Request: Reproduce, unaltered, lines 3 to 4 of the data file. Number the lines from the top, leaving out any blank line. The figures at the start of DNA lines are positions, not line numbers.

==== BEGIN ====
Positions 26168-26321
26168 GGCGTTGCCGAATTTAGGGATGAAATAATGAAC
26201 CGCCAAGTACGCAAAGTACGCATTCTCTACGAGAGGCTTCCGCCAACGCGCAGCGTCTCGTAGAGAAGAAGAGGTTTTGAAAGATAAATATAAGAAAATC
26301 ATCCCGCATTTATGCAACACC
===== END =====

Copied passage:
26201 CGCCAAGTACGCAAAGTACGCATTCTCTACGAGAGGCTTCCGCCAACGCGCAGCGTCTCGTAGAGAAGAAGAGGTTTTGAAAGATAAATATAAGAAAATC
26301 ATCCCGCATTTATGCAACACC